Sunday, October 27, 2013

Making an Ambigram

One of our assignments for class this week was to do some math art, and one of the suggestions was to try making an ambigram.  Ambigrams are words or phrases that can be read in more than one direction, or from different points of view.  In class, we had looked at several examples by Scott Kim.  Having never made an ambigram before, I decided to try what seems to be the simplest type - one that reads forward and backward (upside down).

After thinking about the geometry involved for this particular type of ambigram, I understood that I was aiming to make a word that would look the same under a 180 degree rotation.  With this in mind, I tried to think of words whose first and last letters might bear some similarities under rotation.  Obviously, every letter would have to have its rotated partner, but I had to start (and end) somewhere.  Geometry seemed like it could work well.  It wasn't too much of a stretch to imagine a capital G that looked something like a y.

Having settled on a word to try, I listed out the pairs of letters that would have to be rotations of one another.  In retrospect, I suppose the best ambigrams don't necessarily match one letter with one other letter, but carefully weave shapes and features even between "letters" to achieve the desired effect.  To keep it simple for myself, though, I tried to work with one letter pair at a time: G and y, e and r, o and t, m and e.

I filled up the margins of my notepad with sketches of my attempts at making symbols for these pairs.  I basically tried to write each letter with the other in mind, and then I would rotate my notebook around 180 degrees and add more marks to the letter to make it look like the other one.  There were lots of attempts that I didn't use.  The challenge felt like walking a fine line between ambiguity and specificity in what letter(s) each symbol represented.

I had the hardest time with e and r.  I was tempted to just borrow Scott Kim's solution to this one in his "SuperTeacher" inversion, but I kept trying and came up with something else that worked.  My solution to m and e, right in the middle of the ambigram, was to go with a basic lowercase m and turn it 45 degrees.  Not fancy, but again, it worked.  Once I had each symbol figured out (four of them altogether, since it was two letters for each), I set about drawing a large copy of the ambigram.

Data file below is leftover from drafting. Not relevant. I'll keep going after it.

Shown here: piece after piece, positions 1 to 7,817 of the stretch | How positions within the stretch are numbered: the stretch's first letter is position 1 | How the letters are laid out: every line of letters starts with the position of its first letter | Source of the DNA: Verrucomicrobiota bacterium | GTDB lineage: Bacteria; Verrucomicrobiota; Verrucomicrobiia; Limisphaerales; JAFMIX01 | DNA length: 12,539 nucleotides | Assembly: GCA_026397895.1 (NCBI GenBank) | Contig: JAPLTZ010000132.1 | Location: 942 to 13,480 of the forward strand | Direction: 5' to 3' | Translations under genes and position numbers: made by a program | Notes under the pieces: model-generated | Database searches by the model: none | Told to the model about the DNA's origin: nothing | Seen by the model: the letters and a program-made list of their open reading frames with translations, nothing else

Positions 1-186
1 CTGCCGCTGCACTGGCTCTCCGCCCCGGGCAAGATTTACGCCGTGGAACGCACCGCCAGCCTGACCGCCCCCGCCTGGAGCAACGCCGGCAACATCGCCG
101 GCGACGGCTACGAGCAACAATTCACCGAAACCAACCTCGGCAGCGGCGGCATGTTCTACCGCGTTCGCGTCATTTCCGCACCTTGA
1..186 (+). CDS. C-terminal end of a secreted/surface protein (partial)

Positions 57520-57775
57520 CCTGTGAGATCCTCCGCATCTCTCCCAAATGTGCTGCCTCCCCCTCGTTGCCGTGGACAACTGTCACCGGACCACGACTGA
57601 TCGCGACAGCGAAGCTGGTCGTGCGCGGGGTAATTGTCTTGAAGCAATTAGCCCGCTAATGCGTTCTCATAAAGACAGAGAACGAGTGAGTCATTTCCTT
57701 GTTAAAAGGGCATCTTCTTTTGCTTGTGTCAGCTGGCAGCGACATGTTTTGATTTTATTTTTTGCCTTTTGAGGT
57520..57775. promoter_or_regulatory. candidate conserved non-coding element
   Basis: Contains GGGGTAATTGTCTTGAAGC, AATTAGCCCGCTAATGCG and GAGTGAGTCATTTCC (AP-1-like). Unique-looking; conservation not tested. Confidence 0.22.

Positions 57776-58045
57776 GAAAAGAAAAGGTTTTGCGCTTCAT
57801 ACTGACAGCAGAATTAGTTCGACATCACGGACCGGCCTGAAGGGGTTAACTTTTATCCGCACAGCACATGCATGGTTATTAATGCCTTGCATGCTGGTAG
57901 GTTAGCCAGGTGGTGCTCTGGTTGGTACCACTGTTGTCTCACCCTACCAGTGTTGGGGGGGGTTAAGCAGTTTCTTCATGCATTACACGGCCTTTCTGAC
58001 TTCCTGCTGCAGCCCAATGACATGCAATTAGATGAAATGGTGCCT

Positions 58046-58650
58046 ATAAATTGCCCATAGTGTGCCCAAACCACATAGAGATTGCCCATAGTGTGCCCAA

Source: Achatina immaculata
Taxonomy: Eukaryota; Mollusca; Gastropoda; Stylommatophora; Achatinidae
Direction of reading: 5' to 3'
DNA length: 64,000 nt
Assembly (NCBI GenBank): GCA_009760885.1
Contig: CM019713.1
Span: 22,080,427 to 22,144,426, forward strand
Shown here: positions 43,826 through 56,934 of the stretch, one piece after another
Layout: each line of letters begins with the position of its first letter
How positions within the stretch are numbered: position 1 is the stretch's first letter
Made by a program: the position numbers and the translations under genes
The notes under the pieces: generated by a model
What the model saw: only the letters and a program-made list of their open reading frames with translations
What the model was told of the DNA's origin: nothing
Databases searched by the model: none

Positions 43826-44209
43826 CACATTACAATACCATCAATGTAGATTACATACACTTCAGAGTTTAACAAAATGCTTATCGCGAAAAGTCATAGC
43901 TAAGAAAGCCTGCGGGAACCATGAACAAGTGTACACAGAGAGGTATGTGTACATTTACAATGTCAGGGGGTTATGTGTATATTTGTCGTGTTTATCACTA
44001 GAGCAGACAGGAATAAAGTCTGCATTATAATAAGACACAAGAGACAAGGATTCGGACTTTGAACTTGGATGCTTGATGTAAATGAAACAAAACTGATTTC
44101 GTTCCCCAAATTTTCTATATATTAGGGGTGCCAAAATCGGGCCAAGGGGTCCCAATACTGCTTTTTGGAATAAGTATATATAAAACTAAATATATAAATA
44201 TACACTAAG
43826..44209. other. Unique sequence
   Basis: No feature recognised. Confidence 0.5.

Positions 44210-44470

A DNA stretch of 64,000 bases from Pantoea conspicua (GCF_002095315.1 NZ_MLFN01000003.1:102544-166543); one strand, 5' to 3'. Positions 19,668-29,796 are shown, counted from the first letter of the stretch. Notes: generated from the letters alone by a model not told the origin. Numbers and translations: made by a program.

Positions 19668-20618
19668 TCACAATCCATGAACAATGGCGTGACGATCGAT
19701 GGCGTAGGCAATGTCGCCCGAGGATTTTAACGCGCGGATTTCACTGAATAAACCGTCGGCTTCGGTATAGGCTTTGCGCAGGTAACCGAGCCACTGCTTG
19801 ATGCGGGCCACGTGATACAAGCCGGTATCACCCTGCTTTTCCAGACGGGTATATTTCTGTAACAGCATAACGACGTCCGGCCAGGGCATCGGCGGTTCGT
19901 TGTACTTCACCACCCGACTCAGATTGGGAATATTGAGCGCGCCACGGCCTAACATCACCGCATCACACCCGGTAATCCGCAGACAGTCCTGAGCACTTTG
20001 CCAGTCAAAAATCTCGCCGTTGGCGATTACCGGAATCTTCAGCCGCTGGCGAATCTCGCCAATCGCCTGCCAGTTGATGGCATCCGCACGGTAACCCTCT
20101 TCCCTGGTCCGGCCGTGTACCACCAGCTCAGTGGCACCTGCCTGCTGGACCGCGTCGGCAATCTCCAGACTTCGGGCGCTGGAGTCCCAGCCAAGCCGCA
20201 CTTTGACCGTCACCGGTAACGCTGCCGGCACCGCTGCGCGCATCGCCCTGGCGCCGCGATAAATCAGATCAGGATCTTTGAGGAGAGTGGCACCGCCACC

To draw it accurately, I decided to mark the center of a piece of paper and then to draw out half of the word (the first, and the last half :) ) on one side of this center.  Then I used an architect's scale to make a connect-the-dots copy of this half as a reflection through the center point.  The resulting point symmetry is the same thing as 180 degree rotation symmetry.  This was tedious, keeping the ruler lined up through the center and mirroring distances for lots of points.  While I worked I kept thinking of more efficient ways to do this, like scanning the image and rotating it on the computer, or photocopying it, or even just tracing it on another piece of paper and attaching the two.  But for the sake of having my finished product completely hand drawn, and on one, intact piece of paper, I persisted.

The finished product turned out fairly well.  Here are two photographs of the completed ambigram.  I lined up the corners of the paper with the ruler and the pencil the same way in each, but the paper does get rotated 180 degrees.  Fairly similar?

1 comment:

  1. Nice explanation of your thinking and process though it all. Is this something that would have an extensionor a project for your students? If that wouldn't work, maybe see if you can work with the art teachers to see if they could incorporate something like this into their class. There is a lot of places where this could be included.